Special Report: Our fascination with conspiracy theories - FOX Carolina 21

Special Report: Our fascination with conspiracy theories

Posted: Updated:
(FOX Carolina)/April 30, 2018 (FOX Carolina)/April 30, 2018
CLEMSON, SC (FOX Carolina) -

There's a class on the campus of Clemson University, that's hard to get into.  In fact, we’re told, it fills up in minutes sometimes.

It's an honors seminar, called "Religion, Cults, Secret Societies and Conspiracy Theories.” And with a name like that, students are all in.

Natalie Pellizzi is a senior at Clemson, and is currently taking the class. 

“Conspiracy, as we defined it, is when two or more people are conspiring with a secret plan to do something that most often is criminal.  It's not always people you'd think that were trying to do something bad, but when they get carried away, they do something that's probably not for the greater good, but for their own benefit.”

Dr. Peter Cohen teaches the class.  He said three years ago, he presented the idea for the class to Clemson University, and it's taken off since then.

“The course basically takes a look at the phenomenon of cults, secret societies and different groups and conspiracy theories and how they're manifested, how they're created, the influence they have on people and the good and the bad.”

Dr. Cohen explains why conspiracy theories can take hold with such a tight grip.

“Let’s put it this way, the hardest thing is not to prove something, it's to disprove it.”

Dr. Cohen says, it shouldn't surprise us that there are so many theories out there, especially when the public doesn't always get the full story.  He gives the example of Area 51 in Nevada.

“It is there, it is secret, there are people guarding it, there are sensors in the road, you can be arrested, you can be shot.  Now the question is, what's beyond it.  Are there aliens in warehouses?  I would tend to doubt it, but we do know that experimental aircraft has been tested there.”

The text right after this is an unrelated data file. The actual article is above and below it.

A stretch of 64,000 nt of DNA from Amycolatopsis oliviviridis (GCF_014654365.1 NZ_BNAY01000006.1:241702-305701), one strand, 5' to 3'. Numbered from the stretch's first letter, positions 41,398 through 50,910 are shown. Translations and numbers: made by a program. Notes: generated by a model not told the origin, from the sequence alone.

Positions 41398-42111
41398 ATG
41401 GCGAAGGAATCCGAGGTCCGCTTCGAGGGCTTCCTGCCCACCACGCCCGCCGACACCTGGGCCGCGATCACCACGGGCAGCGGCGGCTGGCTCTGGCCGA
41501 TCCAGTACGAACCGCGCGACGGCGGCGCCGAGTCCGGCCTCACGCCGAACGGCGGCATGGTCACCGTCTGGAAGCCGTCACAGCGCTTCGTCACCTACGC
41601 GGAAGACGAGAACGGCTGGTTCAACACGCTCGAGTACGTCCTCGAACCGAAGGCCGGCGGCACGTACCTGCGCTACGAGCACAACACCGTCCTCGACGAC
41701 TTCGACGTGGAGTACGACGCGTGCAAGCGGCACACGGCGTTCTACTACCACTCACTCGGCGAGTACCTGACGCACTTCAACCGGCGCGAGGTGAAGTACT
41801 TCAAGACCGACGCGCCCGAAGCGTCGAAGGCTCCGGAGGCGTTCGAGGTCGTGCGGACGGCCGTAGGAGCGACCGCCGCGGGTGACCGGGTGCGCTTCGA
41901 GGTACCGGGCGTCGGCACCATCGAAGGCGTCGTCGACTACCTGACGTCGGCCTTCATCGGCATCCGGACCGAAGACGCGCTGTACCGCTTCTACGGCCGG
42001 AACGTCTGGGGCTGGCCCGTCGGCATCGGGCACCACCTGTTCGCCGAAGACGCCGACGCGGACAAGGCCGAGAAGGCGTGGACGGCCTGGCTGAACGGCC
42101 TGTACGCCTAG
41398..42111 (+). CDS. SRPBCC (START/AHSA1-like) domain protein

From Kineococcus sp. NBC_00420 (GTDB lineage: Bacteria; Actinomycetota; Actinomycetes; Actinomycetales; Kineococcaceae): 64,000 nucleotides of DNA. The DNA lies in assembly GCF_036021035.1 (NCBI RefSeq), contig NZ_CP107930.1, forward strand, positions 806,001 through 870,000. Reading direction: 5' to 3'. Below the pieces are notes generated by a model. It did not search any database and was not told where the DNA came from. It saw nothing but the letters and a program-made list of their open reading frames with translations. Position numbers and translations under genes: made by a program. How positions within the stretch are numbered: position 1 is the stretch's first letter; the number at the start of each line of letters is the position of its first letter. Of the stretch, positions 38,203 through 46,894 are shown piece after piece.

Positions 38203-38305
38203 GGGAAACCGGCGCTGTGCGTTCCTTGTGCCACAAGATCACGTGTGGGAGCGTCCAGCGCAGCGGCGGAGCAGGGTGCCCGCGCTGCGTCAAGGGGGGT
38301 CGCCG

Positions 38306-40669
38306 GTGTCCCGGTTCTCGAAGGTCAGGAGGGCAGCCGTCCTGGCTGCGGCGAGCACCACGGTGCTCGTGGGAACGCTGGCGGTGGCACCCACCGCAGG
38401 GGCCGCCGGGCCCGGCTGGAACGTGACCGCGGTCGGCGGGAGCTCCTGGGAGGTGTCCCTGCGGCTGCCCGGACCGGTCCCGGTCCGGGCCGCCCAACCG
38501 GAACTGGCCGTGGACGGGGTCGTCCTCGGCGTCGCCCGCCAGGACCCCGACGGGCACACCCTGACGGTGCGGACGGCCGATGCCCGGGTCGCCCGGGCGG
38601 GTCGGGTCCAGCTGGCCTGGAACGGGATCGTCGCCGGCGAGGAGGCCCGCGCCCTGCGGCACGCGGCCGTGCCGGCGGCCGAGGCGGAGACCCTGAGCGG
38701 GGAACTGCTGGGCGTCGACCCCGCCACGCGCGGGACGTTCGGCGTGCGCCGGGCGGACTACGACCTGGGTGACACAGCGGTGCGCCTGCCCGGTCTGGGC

We also spoke with Dr. Brittany Rudy, a psychologist in Greenville who specializes in anxiety disorders. She says she's seen patients get caught up in conspiracy theories, and it can boil down to our natural "need to know" instinct.

“It largely hinges on feelings of uncertainty.  We know that as a species, humans have a really hard time with the not knowing and it causes us a great deal of anxiety to not understand something, not know something or have a reason why.”

Dr. Rudy says it's also about a connection to other people.  And while it's not inherently a bad thing, it can be taken to an unhealthy level.

“We want to make sure we are just taking time to consider the facts, that we're taking time to understand there are multiple perspectives as well as recognizing that we may have to accept that there may not be a good explanation for something, and then we just have to move forward.”

Dr. Cohen adds, sometimes, secrets are necessary in society, even if conspiracy theories develop as a result.

“I truly think when it comes to some of our decisions on high, above the military, we give out too much info about troop movement, days we're going to be out of country, whatever.  There's got to be secrets because of the enemy knowing things.”  He added,  “There are certain things you have to, obviously not have as a conspiracy theory, but have secrets kept.”

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